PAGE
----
Users access the application via a web browser. A classic ASP
application takes the requests including report criteria, invokes an
instance of MsAccess to generate a report and exports it as a snapshot
file, and makes that snapshot file available to the requestor in the
form of a hyperlink. User clicks the hyperlink, the snapshot file
downloads and is viewed in the local viewer (or perhaps in-place in
the browser window).
Exactly! This is the precisely the scenario.
Nov 13 '05 #4

P: n/a
I read your post. If you are worried about the opening and closing of
Access, the following article shows a good way of doing it:
http://www.4guysfromrolla.com/webtec...1.update.shtml

If you have been able to run your Reporting ASP code on Windows 2003
(with the default IIS that ships with W2K3), please tell me your
IIS/Component Services settings because I have been unable to run it
on W2K3. I can run it fine on IIS 5.x / Win XP.

Thanks.

"david epsom dot com dot au" <david@epsomdotcomdotau> wrote in message news:<40***********************@news.syd.swiftdsl. com.au>...
The snapshot viewer is not Access. It is a separate program.
It runs on the client computer. It is a file viewer like
Acrobat Reader. Whatever problems you might have, they won't
be due to heavy use of the snapshot viewer.

Snapshot files are generated by Access. Access was never
intended to be a internet report server, no more than MS Word,
or MS Excel.
If you are using Access as a report server (like we do),
then you are pushing the acceptable boundaries, and you
should accept that the application will need monitoring.

On the other hand, you can run Report Services on IIS/
SQL Server, and there is a wizard that will convert simple
Access reports to IIS/SQL Server/Report Services. It
may require some work, but you will be placed right in
the centre of the target market for Report Services, rather
than off at the edge of the Access target market.
Access is known to not handle multiple users and major load


That is to say, Windows (File Services) is known to not
handle multiple users and major load, and IIS is known to
be unable to handle multi-threaded applications. Fortunately,
IIS is only ONE user, and Access/Jet can be configured to be
single threaded.
Still, MS has gone to the trouble of building Report Services
specifically for applications like yours, so it should be
at least considered.

(david)
news:39********************************@4ax.com...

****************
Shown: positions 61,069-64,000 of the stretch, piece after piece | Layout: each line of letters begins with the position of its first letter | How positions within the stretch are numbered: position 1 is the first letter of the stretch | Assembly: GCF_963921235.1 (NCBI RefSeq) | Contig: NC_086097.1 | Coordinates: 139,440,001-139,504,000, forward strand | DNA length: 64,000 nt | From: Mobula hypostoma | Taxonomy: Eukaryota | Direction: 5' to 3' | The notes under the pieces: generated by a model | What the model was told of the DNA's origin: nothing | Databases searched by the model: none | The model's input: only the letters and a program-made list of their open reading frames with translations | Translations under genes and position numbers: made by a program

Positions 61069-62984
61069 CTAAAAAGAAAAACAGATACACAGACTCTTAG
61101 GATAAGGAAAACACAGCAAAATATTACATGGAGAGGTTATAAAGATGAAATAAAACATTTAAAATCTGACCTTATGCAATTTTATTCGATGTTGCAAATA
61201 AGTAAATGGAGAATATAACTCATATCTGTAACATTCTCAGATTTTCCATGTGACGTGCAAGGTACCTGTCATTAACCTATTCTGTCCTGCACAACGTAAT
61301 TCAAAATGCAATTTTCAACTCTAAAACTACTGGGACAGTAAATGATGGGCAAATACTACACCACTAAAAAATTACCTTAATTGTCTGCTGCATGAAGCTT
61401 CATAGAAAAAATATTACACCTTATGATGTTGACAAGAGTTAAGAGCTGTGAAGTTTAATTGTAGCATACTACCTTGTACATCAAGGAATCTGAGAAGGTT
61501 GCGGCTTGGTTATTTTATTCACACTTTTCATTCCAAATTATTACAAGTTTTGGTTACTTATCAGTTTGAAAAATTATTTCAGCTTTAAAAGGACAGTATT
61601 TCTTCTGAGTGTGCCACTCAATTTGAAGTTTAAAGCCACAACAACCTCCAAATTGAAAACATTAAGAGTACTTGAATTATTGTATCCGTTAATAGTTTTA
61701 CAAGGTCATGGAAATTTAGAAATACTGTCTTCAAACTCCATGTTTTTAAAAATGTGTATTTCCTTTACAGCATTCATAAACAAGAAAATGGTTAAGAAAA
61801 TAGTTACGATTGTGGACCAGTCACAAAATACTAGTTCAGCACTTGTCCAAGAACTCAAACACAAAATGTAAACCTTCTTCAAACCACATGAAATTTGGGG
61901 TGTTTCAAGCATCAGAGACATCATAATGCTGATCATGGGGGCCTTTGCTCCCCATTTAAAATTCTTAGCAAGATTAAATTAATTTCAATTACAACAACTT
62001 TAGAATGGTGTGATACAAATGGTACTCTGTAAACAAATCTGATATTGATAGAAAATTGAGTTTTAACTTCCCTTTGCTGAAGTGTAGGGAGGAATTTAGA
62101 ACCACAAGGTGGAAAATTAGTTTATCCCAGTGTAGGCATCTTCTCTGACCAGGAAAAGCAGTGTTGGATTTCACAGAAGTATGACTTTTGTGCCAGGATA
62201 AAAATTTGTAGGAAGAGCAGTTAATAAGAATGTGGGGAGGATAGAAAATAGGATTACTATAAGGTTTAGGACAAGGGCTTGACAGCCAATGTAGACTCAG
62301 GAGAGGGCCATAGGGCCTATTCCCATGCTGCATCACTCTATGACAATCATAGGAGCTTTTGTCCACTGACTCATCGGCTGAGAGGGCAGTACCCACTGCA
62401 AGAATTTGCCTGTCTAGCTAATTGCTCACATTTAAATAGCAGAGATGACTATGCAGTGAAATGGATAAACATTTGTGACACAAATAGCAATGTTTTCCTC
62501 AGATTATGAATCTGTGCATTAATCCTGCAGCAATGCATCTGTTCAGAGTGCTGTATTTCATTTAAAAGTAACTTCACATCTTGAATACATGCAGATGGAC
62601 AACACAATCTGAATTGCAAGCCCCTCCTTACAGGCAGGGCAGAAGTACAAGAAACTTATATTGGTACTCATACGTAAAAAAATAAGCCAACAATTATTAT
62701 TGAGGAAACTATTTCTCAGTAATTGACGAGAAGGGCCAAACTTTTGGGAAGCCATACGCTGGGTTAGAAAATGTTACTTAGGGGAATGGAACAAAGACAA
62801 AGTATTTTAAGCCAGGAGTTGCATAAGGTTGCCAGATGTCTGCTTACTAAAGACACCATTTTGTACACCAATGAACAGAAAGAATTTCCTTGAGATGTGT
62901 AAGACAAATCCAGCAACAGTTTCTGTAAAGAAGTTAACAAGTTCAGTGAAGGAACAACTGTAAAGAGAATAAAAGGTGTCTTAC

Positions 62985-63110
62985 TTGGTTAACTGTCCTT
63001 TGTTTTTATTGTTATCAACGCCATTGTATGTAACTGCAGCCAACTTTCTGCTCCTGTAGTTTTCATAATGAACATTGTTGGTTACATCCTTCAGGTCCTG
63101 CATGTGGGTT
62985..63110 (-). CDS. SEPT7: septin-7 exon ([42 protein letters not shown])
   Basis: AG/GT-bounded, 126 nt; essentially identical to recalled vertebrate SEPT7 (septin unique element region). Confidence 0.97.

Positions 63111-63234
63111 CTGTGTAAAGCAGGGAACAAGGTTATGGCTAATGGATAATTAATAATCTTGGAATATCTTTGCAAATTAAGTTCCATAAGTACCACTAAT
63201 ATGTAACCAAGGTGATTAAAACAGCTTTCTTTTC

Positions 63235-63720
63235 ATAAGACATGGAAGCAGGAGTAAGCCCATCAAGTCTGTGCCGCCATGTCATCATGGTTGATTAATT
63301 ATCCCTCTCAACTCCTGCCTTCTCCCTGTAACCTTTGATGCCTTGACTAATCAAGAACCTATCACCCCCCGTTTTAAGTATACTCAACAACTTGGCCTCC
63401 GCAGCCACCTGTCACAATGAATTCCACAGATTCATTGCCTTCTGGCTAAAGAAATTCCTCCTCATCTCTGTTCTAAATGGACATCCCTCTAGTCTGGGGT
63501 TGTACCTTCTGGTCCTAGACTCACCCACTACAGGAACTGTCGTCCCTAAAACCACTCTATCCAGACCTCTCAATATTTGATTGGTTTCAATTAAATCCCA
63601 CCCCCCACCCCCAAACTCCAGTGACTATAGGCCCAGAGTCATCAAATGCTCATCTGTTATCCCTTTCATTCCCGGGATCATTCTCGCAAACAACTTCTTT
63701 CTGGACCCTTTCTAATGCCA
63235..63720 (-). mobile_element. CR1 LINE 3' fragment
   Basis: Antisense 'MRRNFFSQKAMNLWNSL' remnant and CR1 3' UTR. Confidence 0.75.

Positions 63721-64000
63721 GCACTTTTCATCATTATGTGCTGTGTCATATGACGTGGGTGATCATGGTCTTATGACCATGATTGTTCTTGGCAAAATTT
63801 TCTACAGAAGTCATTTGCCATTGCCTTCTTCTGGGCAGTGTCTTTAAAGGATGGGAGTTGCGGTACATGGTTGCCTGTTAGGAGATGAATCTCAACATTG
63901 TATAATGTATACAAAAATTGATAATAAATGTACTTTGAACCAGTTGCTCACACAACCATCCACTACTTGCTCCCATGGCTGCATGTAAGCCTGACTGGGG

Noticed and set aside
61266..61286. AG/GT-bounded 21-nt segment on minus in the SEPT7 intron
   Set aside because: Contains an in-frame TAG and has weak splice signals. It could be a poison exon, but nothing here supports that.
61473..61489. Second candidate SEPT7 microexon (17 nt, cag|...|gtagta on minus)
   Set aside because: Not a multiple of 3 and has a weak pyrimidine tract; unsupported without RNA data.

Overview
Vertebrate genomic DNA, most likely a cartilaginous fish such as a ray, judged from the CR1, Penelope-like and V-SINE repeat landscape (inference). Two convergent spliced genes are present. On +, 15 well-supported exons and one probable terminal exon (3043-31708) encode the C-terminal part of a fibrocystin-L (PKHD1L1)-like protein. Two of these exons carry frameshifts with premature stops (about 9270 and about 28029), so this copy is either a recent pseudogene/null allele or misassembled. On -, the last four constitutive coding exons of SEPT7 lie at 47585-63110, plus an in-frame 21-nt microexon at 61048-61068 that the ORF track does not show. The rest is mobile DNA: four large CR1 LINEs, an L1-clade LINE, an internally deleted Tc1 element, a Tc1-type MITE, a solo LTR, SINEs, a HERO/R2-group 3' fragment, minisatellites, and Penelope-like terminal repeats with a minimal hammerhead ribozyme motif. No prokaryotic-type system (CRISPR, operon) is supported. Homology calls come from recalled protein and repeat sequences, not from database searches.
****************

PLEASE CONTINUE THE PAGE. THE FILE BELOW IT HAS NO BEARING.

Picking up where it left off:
On 12 Jul 2004 10:19:36 -0700, bc******@jeffco.k12.co.us (bluedolphin)
Hello All:

I have been brought onboard to help on a project that had some
performance problems last year. I have taken some steps to address
the issues in question, but a huge question mark remains.

Last year, all of the tables and reports were stored in Access. The
database was put online so that end users could access the reports
online using Snapshot Viewer. The reports were aggregated on the fly,
and the selection criteria available to the end users was passed as
text strings to the query/reports as the searchable criteria as
opposed to an indexed numeric value. (Example: Pass Year_Desc of
200-2003 as opposed to Year_ID, of 3.)

Hundreds of users were accessing this system. Fortunately not all at
the same time, but it must have been enough people since the system
came down a few times while people were accessing their reports.

This year, I have preaggregated all reports into a reporting table, so
that no aggregation is happening on the fly when people are pulling
their reports. The only work that will be done to pull up the reports
is to pass the selection criteria to the query that the report is
based on. ALL TABLES including the aggregated reporting tables have
been moved to SQL Server. No tables live in Access anymore. The
selection criteria in the SQL reporting tables all have indexed
numeric fields that will be used to choose the appropriate recordset.

I think these items represent a big improvement for this process,
making us less likely to come down this year. The theory is that,
Access is known to not handle multiple users and major load on it's
tables. I focused on the fact that everything was in Access and since
it is not a shining star for this type of multiple user/heavy load
scenario, we would be better off in SQL.

The argument has been put forward, however, that the bottleneck is the
actual instances of Access Opening and closing in order to put out the
Snapshot Viewer for each report. It is argued that the move from
Access to SQL will have little impact, because that was not the
bottleneck. The bottleneck, it is said, was the number of actual
instances that Access must "Open" in order for people to view the
reports.

Since I have little experience with Snapshots, the argument may in
fact be valid. I stand by the move to SQL, and I still believe that
everything living in Access contributed to the poor performance and
crashes. I cannot speak towards the Access Snapshot piece ansd am
thus still concerned for the success of this project.

My concern is that we may still be looking at a crash scenario despite
the SQL move and preaggregated data. Does anyone out there have
experience with snapshots and can verify or refute the performance
issues mentioned above and the approach we are taking?

Any input is greatly appreciated. Thanks.
BlueDolphin

Nov 13 '05 #5

P: n/a